Both Brian and I come at marketing and sales from a software development background, and we’ve been lucky enough to be asked for advice quite a bit over the years. I was talking to a friend about a sales issue he was having the other day when I got angry enough that I did something irrational. I tweeted.
Hi software companies can you please teach engineers how software purchasing actually works before you tell them to evaluate products? Thnx.— mrb (@mrb_bk) December 2, 2016
Some people were curious enough about what I meant by this pretty vague subtweet that I promised them I would write about what I meant. So here goes.
Why developers undervalue software
This isn’t exactly news, but one of the most challenging aspects of selling software to developers is that many, many, many developers think, no matter what it costs, that software should be cheaper.
There are a lot of reasons for this, but I’m going to cover the three that I have heard the most in my travels:
First, developers think they can build it themselves. The logic here goes something like,
“Wow, I can conceive of how I could make something that approximates this service by gluing some Open Source code together. Therefore, when I’m discussing the cost of this product with someone who spends most of their waking life working on it, I should just tell them that if they don’t lower their price, I’ll just build it myself.”
Needless to say, this attitude is neither valid or helpful. While it’s true that basic functionality of commercially available software could be cobbled together by a given developer, that’s not actually what you’re buying.
When you’re buying software, you’re not just buying software. You’re buying support, and innovation, and you’re buying the result of someone’s dedicated and focused time. You’re not just buying features. It’s worth keeping that in mind.
Secondly, it’s easy for developers to undervalue software because the market obscures the true price of software. How software companies get funded, how they spend money, and what “should work” and what “shouldn’t work,” sadly, are just not things that you can reason out from first principles. Developers have a tendency to want to see the world in a certain way — I know, I am one. I’ve also worked with plenty enough to know that it’s challenging for us to scratch below the surface of functionality and think carefully about the value that we get from software, not how much we think it costs to produce.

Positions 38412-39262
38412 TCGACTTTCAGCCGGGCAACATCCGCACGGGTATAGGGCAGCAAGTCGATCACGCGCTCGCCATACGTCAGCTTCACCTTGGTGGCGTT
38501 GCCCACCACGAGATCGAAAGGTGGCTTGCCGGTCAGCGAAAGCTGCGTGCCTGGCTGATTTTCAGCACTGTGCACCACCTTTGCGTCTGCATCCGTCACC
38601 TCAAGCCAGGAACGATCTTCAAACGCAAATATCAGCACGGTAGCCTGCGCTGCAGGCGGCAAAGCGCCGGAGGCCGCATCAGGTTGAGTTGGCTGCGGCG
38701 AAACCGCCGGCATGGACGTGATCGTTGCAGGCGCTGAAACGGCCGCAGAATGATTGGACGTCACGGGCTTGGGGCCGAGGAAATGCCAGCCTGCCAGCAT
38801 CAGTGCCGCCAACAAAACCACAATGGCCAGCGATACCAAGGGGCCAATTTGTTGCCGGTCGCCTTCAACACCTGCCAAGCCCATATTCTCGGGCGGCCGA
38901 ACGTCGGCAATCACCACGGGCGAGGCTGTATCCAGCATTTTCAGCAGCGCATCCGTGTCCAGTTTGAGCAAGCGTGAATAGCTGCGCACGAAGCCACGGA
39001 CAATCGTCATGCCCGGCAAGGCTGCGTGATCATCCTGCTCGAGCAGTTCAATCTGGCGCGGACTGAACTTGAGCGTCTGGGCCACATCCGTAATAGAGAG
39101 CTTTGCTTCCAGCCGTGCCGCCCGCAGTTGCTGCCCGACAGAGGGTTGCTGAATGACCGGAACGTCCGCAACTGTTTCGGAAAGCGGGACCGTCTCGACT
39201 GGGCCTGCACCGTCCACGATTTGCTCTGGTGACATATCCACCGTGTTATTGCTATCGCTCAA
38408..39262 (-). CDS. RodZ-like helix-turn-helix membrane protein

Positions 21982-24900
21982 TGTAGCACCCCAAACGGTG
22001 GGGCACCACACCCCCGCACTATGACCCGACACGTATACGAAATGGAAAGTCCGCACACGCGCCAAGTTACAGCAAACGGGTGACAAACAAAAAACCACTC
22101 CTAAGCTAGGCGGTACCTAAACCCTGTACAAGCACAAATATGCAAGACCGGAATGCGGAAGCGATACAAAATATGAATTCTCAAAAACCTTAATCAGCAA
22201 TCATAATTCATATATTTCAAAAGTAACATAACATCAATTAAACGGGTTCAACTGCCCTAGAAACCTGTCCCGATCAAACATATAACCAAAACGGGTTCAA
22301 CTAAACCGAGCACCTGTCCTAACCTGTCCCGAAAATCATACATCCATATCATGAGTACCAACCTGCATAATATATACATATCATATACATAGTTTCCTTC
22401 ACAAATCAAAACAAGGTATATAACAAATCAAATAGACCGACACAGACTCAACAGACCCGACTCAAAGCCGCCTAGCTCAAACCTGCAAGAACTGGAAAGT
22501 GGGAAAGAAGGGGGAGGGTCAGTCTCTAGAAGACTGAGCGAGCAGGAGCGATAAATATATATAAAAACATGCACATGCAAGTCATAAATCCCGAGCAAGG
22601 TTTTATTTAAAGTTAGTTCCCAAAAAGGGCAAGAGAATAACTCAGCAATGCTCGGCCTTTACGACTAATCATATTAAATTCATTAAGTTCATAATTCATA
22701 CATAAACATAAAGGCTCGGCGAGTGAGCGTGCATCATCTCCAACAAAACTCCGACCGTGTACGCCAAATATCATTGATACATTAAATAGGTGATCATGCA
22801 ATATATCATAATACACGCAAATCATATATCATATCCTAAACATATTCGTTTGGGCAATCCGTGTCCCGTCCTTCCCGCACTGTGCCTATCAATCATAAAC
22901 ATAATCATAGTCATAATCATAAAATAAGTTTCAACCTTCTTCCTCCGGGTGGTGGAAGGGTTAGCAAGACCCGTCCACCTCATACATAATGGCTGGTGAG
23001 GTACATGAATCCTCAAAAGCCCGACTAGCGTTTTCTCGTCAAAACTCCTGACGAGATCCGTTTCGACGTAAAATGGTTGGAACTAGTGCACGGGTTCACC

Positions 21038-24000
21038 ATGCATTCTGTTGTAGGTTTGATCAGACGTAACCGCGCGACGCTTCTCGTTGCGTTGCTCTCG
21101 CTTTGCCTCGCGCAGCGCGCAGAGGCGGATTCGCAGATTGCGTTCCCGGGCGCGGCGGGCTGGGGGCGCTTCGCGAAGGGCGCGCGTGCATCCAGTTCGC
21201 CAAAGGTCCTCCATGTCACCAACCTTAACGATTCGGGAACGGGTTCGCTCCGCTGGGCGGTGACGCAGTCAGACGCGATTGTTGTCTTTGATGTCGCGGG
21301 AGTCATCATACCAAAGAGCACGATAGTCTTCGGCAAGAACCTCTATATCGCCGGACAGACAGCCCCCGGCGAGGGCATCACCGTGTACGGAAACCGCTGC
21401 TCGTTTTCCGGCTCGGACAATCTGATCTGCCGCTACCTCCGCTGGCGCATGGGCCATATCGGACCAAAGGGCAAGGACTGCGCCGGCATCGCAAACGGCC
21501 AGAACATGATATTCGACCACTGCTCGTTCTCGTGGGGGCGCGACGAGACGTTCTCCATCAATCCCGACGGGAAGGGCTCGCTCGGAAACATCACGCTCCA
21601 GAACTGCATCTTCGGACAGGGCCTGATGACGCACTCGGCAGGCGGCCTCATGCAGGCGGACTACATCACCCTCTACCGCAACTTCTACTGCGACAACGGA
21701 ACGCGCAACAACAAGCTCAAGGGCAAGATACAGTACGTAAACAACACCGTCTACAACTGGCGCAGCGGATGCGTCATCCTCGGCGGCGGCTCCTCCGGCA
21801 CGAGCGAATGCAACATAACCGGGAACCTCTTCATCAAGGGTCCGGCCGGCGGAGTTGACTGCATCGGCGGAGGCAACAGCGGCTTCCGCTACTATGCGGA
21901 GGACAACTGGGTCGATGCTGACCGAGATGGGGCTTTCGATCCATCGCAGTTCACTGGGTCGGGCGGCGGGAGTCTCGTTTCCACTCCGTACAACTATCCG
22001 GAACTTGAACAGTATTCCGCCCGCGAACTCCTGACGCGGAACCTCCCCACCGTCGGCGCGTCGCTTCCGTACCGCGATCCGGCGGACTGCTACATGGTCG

Venture Capital, crowded markets, advice fatigue, Hacker News, they all make it hard to see through the noise. Part of what we’re trying to do with Reify is to use our experience to bring a solid, clear voice about software marketing and sales to a harried, frenetic world. Stay tuned to see how successful we’ll be there!
Finally, developers often undervalue software because software sales and purchasing are unnecessarily complex. Many developers work embedded inside large organizations where they either have no say in software purchasing, or are poorly informed to begin with when they’re involved in the process at all. The bottom line is that the act of buying software is typically way more complex than it needs to be, and definitely way more complex than many developers think it is. In the typical scenario where your team is evaluating software, a lot can be involved after you say “yes” —
Competing products: some companies mandate that solutions be measured against competitors. That means that companies will be running multiple trials at the same time, even if they don’t need to be doing so.